The other helicopter managed to land on the sandbar nearby, with six people on board, some of whom suffered non-life threatening injuries.
The two helicopters involved in the collision can be seen on the sandbank – with crashing into the sand and the other landing upright
Marine Rescue raced to the sandbar, seen in front of one helicopter with a Sea World logo
A young child was transported from the crash site by boat and then transferred to the RACQ Lifeflight helicopter and rushed to hospital in a serious condition
Lifeguards and police officers on board one of several vessels that raced to the scene
Queensland Ambulance said there were 13 patients in total, six in one helicopter and seven in the other.
Volunteer Marine Rescue Southport Duty captain Matt Fitzpatrick said three units were dispatched to the scene.
‘There are multiple helicopters involved and we do not know the state of those who were aboard,’ he said.
Photos showed at least one of the two choppers – the one that landed without crashing – was a Sea World helicopter tour aircraft.
The company issued a statement hours after the crash.
‘Sea World Helicopters (SWH) has expressed its shock and deepest sympathy for those involved in the Sea World helicopter accident on the Gold Coast, Broadwater at Southport this afternoon,’ a spokesperson for Sea World Helicopters said.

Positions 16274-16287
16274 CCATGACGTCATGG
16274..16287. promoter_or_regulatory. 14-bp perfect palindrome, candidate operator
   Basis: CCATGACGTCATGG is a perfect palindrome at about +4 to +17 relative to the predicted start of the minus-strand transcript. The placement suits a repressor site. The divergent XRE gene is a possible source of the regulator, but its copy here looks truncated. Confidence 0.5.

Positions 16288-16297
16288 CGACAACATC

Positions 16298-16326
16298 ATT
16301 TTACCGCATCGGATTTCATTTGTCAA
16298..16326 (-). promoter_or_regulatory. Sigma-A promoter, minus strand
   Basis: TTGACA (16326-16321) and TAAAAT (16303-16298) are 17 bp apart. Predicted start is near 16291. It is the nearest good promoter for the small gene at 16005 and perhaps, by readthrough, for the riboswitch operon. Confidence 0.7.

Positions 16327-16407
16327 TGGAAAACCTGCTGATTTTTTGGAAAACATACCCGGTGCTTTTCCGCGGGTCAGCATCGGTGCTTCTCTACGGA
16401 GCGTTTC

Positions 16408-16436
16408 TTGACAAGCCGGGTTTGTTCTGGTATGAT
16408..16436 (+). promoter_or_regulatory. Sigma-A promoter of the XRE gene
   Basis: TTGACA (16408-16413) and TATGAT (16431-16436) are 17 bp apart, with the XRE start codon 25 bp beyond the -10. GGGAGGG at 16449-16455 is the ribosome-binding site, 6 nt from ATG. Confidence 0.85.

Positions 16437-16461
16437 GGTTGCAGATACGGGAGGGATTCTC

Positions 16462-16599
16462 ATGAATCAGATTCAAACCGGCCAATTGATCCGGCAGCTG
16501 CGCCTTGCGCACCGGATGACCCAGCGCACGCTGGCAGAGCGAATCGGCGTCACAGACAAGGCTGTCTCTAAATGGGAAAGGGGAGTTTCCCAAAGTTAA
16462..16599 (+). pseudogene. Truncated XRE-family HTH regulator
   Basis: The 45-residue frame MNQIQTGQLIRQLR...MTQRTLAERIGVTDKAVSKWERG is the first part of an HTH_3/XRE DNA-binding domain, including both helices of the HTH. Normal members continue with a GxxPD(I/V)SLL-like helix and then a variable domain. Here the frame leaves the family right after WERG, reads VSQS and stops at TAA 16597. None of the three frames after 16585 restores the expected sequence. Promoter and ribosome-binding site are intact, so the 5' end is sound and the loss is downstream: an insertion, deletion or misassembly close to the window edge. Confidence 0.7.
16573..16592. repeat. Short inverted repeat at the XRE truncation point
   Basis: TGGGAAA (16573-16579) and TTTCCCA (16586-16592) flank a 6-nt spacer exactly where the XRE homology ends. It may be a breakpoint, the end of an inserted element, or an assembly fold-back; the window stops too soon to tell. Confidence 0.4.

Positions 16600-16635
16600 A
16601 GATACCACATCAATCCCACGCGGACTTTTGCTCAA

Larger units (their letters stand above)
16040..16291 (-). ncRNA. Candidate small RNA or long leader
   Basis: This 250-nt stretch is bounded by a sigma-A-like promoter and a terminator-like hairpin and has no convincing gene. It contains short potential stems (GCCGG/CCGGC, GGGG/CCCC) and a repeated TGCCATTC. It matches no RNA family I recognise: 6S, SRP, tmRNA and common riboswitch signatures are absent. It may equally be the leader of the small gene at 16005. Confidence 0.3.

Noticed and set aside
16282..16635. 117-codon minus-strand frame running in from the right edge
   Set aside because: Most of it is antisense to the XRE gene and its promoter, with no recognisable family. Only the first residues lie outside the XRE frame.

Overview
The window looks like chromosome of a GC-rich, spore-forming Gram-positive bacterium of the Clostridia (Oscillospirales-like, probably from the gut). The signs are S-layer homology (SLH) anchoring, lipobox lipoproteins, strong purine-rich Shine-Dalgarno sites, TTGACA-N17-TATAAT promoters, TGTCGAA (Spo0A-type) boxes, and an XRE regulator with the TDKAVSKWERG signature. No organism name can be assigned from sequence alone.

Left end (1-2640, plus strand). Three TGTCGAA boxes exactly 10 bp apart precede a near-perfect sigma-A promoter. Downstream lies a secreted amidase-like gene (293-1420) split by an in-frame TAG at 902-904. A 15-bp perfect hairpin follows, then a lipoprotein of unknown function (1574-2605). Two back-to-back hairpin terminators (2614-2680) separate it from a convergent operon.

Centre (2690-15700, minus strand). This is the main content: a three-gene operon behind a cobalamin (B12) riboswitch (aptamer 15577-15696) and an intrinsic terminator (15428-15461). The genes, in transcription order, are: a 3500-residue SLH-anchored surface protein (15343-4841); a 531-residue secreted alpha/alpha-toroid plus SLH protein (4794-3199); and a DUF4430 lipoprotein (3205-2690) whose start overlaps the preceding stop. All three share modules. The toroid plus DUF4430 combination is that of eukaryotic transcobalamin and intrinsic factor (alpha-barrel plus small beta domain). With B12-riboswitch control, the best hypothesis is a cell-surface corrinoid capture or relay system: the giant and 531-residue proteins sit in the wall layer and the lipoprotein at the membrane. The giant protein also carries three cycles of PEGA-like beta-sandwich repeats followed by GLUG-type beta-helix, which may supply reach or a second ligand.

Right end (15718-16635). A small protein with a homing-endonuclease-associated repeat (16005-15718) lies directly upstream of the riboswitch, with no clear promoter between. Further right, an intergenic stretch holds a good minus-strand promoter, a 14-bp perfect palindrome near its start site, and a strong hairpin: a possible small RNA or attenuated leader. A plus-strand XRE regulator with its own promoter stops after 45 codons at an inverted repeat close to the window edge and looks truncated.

‘We and the entire flying community are devastated by what has happened and our sincere condolences go to all those involved and especially the loved ones and family of the deceased.
‘We are cooperating with all the authorities including the Australian Transport Safety Bureau (ATSB) and the Queensland Police. As it is now a police investigation we cannot provide any further information at this stage.’
Paramedics transported one patient to a waiting helicopter to be airlifted to hospital
The front of the Sea World helicopter that remained still upright sustained heavy damage
It is understood the helicopter taking off clipped another helicopter above and then nosedived into the sand
Witnesses expressed their shock at the mid-air collision.
‘I heard a bang and saw smoke billowing from one of the choppers. It was smoking and wobbling to the ground,’ one witness told Daily Mail Australia.
‘One person was asking whether it was part of the Sea World show.’